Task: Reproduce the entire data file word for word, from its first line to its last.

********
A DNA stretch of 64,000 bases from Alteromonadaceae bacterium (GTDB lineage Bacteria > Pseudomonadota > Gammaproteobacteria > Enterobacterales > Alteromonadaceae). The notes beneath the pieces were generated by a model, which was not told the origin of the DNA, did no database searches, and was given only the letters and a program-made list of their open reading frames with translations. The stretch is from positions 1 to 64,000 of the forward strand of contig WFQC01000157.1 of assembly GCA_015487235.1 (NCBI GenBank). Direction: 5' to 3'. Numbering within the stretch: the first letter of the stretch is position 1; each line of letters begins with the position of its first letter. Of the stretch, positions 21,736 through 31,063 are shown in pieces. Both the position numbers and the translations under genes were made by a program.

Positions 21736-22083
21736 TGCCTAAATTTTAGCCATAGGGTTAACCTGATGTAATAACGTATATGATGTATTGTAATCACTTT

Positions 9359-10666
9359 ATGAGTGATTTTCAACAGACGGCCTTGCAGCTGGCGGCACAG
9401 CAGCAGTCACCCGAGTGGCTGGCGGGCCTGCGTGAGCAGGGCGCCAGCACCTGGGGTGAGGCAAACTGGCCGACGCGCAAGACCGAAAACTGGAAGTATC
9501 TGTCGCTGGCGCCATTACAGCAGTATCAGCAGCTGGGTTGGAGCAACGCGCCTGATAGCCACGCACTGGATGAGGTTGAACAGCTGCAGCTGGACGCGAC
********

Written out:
A DNA stretch of 64,000 bases from Alteromonadaceae bacterium (GTDB lineage Bacteria > Pseudomonadota > Gammaproteobacteria > Enterobacterales > Alteromonadaceae). The notes beneath the pieces were generated by a model, which was not told the origin of the DNA, did no database searches, and was given only the letters and a program-made list of their open reading frames with translations. The stretch is from positions 1 to 64,000 of the forward strand of contig WFQC01000157.1 of assembly GCA_015487235.1 (NCBI GenBank). Direction: 5' to 3'. Numbering within the stretch: the first letter of the stretch is position 1; each line of letters begins with the position of its first letter. Of the stretch, positions 21,736 through 31,063 are shown in pieces. Both the position numbers and the translations under genes were made by a program.

Positions 21736-22083
21736 TGCCTAAATTTTAGCCATAGGGTTAACCTGATGTAATAACGTATATGATGTATTGTAATCACTTT

Positions 9359-10666
9359 ATGAGTGATTTTCAACAGACGGCCTTGCAGCTGGCGGCACAG
9401 CAGCAGTCACCCGAGTGGCTGGCGGGCCTGCGTGAGCAGGGCGCCAGCACCTGGGGTGAGGCAAACTGGCCGACGCGCAAGACCGAAAACTGGAAGTATC
9501 TGTCGCTGGCGCCATTACAGCAGTATCAGCAGCTGGGTTGGAGCAACGCGCCTGATAGCCACGCACTGGATGAGGTTGAACAGCTGCAGCTGGACGCGAC